Jared Goff should be the Rams’ starting quarterback
The Rams were bold when they acquired a massive chunk of land in Inglewood and planned a $2.6-billion stadium, bold when they seized a Los Angeles market gathering dust for two decades, bold when they made a historic leap up to the No. 1 pick in the draft.
And they should be bold again in making rookie Jared Goff the starting quarterback.
Goff is working with the No. 2 offense — Case Keenum is the starter — but with each practice the former University of California standout is showing he’s increasingly ready to take the reins. The exhibition opener against Dallas on Saturday will shed more light on how far he has come.
The Rams are closely monitoring how quickly Goff is picking up the offense, how he’s seeing the field, his anticipation in terms of throwing to spots and letting receivers go get the ball, as opposed to aiming for the receivers themselves. Day by day, he’s getting increasingly comfortable.
“You can see it, especially when you go back and hit rewind a few times on the film,” General Manager Les Snead said after Saturday’s practice at the Coliseum. “I always give the quarterback credit because he’s actually doing it without rewind, in real time.”
The Rams transformed the Coliseum into their home field Saturday for a trial run before hosting the Cowboys in a preseason game next week. Gary Klein, Sam Farmer and Lindsey Thiry recap the practice.
Snead says he sees a distinct difference between this Goff and the one in Organized Team Activity workouts in the spring. Remember, Goff has had to relearn taking a snap from under center, something he hasn’t done with any regularity since his freshman year of high school.
“In OTAs, he was memorizing the vocabulary words, now he’s applying them,” Snead said, comparing learning the playbook to learning a new language.
First, you learn Spanish words. Then, you use it in everyday life. When you start dreaming in Spanish, then it’s your language.
From the start, Coach Jeff Fisher has made it clear he’s not going to rush Goff onto the field, or put any absolute deadlines on when he needs to get out there. Fisher has taken a when-he’s-ready-we’ll-know approach.
Regardless, when the games are real, Goff should be the starter. The argument against that is the risk of putting a young quarterback out there too early and destroying his confidence. Hey, Aaron Rodgers got to learn at the elbow of a seasoned pro in Green Bay. Same for Philip Rivers in San Diego. But those teams had Brett Favre and Drew Brees as starters. The Rams have Keenum, who is at best a temporary fix.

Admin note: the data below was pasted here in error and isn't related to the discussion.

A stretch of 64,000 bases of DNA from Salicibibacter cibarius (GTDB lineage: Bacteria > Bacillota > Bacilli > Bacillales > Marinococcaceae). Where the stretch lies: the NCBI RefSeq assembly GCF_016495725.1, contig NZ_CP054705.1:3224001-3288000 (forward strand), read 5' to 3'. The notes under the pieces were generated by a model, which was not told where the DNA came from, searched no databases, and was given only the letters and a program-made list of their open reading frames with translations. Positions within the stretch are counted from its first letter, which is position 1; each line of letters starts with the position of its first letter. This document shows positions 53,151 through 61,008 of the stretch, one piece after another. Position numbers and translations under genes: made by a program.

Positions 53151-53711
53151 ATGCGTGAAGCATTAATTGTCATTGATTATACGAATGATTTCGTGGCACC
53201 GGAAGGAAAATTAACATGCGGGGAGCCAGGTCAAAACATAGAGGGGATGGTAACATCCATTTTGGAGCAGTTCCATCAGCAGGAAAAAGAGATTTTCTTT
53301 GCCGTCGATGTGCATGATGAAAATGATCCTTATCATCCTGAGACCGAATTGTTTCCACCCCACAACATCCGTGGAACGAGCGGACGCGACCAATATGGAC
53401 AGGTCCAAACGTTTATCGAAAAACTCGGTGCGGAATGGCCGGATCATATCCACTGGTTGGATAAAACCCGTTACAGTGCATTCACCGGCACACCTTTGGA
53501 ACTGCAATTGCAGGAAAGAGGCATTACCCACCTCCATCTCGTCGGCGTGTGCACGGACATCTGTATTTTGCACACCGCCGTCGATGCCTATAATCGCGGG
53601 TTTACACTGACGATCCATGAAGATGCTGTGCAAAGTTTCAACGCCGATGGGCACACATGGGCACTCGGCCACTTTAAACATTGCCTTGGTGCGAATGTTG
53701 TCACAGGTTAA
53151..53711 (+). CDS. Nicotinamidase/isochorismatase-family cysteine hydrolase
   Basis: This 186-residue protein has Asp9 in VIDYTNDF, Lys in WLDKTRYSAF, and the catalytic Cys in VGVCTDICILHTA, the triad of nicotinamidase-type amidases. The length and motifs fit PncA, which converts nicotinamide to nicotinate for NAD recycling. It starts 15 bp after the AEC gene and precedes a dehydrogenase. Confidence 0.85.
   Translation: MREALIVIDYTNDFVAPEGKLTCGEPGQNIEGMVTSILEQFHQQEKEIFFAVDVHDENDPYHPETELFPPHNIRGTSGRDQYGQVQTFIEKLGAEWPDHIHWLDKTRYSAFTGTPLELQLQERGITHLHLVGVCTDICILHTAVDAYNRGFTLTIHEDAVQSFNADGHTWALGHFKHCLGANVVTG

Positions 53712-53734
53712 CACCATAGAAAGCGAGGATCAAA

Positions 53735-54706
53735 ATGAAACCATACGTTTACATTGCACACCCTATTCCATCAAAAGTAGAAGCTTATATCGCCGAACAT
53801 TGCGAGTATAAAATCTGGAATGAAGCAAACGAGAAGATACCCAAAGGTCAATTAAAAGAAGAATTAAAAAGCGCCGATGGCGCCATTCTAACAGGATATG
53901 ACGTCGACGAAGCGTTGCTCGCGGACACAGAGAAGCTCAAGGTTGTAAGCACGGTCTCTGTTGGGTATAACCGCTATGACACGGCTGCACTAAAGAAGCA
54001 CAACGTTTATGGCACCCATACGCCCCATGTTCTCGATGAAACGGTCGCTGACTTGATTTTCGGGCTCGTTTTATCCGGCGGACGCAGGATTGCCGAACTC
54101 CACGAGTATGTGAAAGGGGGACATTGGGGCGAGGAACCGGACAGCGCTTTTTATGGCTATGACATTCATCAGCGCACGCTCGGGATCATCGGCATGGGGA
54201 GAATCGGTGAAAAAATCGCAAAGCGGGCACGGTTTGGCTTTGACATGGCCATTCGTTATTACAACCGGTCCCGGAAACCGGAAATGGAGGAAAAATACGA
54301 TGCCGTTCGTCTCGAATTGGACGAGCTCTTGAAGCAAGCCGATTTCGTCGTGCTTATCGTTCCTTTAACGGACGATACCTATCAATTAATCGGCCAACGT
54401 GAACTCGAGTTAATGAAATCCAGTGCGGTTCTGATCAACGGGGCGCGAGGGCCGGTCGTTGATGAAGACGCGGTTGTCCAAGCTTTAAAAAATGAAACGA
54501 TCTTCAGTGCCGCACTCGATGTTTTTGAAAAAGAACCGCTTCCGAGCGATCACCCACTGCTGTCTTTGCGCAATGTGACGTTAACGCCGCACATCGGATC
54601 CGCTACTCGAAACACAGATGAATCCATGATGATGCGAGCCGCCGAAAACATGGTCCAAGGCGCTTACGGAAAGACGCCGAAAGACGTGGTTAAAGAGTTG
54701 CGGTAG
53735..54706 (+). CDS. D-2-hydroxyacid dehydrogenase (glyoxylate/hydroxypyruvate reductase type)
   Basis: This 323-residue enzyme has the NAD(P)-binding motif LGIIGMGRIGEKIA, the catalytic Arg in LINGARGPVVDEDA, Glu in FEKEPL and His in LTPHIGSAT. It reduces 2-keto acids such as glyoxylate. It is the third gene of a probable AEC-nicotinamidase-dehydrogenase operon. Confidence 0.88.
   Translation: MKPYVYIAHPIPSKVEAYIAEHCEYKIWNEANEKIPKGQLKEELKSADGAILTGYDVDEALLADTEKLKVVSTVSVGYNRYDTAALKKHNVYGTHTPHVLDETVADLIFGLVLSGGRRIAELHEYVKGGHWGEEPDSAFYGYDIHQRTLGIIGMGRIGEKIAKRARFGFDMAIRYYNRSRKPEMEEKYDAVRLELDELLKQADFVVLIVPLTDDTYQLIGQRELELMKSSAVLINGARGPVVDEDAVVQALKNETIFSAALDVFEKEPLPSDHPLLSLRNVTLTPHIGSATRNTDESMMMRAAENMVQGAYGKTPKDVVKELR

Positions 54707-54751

In 2008, rookie quarterbacks Matt Ryan (drafted third by Atlanta) and Joe Flacco (18th by Baltimore) started every game for their teams and each made NFL history by reaching the playoffs. Since, every rookie quarterback selected No. 1 overall has opened his season as the starter — that’s Matthew Stafford, Sam Bradford, Cam Newton, Andrew Luck and Jameis Winston. So it would actually be breaking with tradition to sit Goff.
No matter when he takes over, Goff will encounter some type of turbulence. Of course there will be a learning curve. But his ability to withstand that is one of the reasons the Rams fell for him in the first place, that he worked through the rough patches and took Cal from 1-11 to 5-7 to 8-5. That included a 55-16 humiliation in a monsoon at Oregon, when the freshman Goff lost two fumbles on the Bears’ first three possessions and was benched near the end of the first quarter. His passing numbers: three for six for 11 yards.
Coach Sonny Dykes resisted the pressure to replace him as the starter after that debacle, and Goff now looks at that moment as one that shaped who he is today. He didn’t crack; he grew from it. The Rams took that into account when they traded up 14 spots to draft him.
Dykes told The Times before the draft that Goff and his family are as “low maintenance” as any people he has encountered as a coach.
“We threw that poor kid to the wolves his first year,” Dykes said. “He just got teed-off on play after play, and nobody ever said a word. Mom and dad were never, ‘Hey, wait a minute guys, what are y'all doing to my son?’ They were just supportive, exactly the kind of people you would want.”
Obviously, a player’s parents aren’t part of that equation in the NFL, but that’s reflective of the fact that Goff is tough, not a Faberge egg to be coddled. He has shown he’s capable of handling pressure, and growing through it.
The Rams open Sept. 12 at San Francisco, and they’ve had months to prepare for that game. If they decide to start Keenum, they’ll have to give him the majority of the snaps in the days and weeks leading up to that, which will slow Goff’s progress.
For Goff, a Monday night start at San Francisco would not only be a homecoming, but would bring the family’s story full circle. His father, Jerry, a former major league catcher, got his first career hit at Candlestick Park. You can bet the researchers at ESPN will have a video clip of that at the ready.
The future is now for Goff, and his team has made lots of gutsy moves to get to this point. Why stop now?
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